What You Need to Know About the New IPCC Climate Report | Earth Day Network

What’s in the Report

The report finds that limiting global warming to 1.5°C would require “rapid and far-reaching” transitions in land, energy, industry, buildings, transport, and cities. Global net human-caused emissions of carbon dioxide (CO2) would need to fall by about 45 percent from 2010 levels by 2030, reaching ‘net zero’ around 2050. This means that any remaining emissions would need to be balanced by removing CO2 from the air. “Limiting warming to 1.5ºC is possible within the laws of chemistry and physics but doing so would require unprecedented changes,” said Jim Skea, Co-Chair of IPCC Working Group III.

The new report: “Global Warming of 1.5 °C” evaluates the impacts of global warming of 1.5 °C above pre-industrial levels and related global greenhouse gas emission pathways, in the context of strengthening the global response to the threat of climate change, sustainable development, and efforts to eradicate poverty.” Link to the report

Why the Focus is on 1.5°C

“Climate change represents an urgent and potentially irreversible threat to human societies
and the planet. In recognition of this, the overwhelming majority of countries around the world adopted the Paris Agreement in December 2015, the central aim of which includes pursuing efforts to limit global temperature rise to 1.5°C. In doing so, these countries, through the United Nations Framework Convention on Climate Change (UNFCCC), also invited the IPCC to provide a Special Report on the impacts of global warming of 1.5°C above pre-industrial levels and related global greenhouse gas emissions pathways.”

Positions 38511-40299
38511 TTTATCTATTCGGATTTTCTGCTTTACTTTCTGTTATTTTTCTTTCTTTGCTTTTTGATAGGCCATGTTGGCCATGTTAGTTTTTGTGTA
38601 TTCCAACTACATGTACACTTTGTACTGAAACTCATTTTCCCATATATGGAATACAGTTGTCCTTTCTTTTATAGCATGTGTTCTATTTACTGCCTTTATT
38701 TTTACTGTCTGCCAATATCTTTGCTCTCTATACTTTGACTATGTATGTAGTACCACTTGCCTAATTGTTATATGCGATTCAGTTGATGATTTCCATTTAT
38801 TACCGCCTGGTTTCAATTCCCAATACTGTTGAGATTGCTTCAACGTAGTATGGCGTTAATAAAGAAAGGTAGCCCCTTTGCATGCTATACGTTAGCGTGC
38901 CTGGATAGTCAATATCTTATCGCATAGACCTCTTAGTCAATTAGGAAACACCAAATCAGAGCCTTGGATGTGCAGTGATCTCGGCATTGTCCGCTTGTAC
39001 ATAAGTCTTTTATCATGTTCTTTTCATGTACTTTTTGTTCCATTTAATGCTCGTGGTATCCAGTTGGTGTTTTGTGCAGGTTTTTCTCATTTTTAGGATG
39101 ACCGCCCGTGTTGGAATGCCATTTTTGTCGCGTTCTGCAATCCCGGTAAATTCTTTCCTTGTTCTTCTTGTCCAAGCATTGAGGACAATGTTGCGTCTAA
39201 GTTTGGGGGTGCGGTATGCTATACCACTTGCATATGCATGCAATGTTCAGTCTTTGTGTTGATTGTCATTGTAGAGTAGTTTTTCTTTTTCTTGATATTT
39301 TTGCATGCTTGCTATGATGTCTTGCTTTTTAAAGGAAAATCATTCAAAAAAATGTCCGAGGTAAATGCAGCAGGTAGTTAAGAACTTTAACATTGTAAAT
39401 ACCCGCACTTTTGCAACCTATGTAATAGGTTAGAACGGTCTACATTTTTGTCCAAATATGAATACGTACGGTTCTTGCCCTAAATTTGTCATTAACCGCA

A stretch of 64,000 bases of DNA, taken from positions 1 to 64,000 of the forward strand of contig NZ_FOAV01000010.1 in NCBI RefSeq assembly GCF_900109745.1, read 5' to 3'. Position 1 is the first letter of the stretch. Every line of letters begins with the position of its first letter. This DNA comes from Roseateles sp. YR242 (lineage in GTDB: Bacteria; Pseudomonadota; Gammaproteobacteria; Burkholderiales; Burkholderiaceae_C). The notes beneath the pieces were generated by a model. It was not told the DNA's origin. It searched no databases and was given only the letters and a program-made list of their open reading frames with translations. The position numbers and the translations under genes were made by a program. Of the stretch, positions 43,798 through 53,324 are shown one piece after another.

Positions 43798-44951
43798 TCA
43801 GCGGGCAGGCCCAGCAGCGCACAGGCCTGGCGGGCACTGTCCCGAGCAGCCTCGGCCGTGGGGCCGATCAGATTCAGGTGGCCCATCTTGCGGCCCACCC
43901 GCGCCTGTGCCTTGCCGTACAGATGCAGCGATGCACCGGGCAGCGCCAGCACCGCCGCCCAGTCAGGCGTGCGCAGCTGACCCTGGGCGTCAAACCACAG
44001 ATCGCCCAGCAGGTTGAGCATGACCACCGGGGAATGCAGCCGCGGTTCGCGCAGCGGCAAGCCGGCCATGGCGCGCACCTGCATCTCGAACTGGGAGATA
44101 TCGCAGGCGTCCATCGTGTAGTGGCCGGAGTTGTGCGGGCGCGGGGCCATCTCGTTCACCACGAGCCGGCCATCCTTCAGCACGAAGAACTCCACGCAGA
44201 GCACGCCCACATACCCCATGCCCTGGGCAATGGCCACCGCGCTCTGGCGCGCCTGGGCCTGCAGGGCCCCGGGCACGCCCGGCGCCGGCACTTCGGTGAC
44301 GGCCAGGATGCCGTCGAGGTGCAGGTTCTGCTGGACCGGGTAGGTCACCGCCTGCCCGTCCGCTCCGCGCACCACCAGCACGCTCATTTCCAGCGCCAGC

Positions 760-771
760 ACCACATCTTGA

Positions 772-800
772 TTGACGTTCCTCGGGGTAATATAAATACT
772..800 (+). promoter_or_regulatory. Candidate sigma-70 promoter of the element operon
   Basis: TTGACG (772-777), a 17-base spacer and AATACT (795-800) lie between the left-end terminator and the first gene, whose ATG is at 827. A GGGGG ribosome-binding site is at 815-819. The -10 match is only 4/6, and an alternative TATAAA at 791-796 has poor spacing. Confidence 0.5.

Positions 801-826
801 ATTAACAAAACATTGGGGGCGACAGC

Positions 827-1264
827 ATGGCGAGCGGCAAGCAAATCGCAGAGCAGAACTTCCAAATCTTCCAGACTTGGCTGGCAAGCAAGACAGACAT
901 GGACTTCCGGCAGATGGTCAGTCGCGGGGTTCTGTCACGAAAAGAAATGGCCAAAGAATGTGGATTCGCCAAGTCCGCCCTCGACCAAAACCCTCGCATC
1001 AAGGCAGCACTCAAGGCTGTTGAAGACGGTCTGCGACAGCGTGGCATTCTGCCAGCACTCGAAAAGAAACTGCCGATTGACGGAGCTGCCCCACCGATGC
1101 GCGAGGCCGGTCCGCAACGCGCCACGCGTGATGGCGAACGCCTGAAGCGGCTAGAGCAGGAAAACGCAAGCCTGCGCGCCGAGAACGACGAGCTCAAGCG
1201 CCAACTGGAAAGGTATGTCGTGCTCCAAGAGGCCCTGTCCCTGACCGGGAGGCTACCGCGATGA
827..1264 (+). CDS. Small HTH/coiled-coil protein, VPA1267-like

Who Released the Report

The Intergovernmental Panel on Climate Change (IPCC) is the leading international body for the assessment of climate change. The IPCC was established by the United Nations Environment Programme (UNEP) and the World Meteorological Organization (WMO) in 1988 to review and assesses the most recent scientific, technical and socio-economic information produced worldwide relevant to the understanding of climate change. It does not conduct any research nor does it monitor climate related data or parameters. Currently 195 countries are Members of the IPCC, and thousands of scientists from all over the world contribute to the work of the IPCC. With each assessment, IPCC scientists provide the world with a clear scientific view on the current state of knowledge in climate change and its potential environmental and socio-economic impacts.

Why There’s Hope for a Sustainable Future

What We Can All Do to Act on Climate

Each of us can make a difference. The biggest action we can take? Vote for candidates who understand the gravity of the situation and committed to taking action on climate change. We need world leaders to make stronger commitments to guarantee a healthy future for life on this planet.

Find our more about what you can personally do with our Guide to Acting on Climate Change.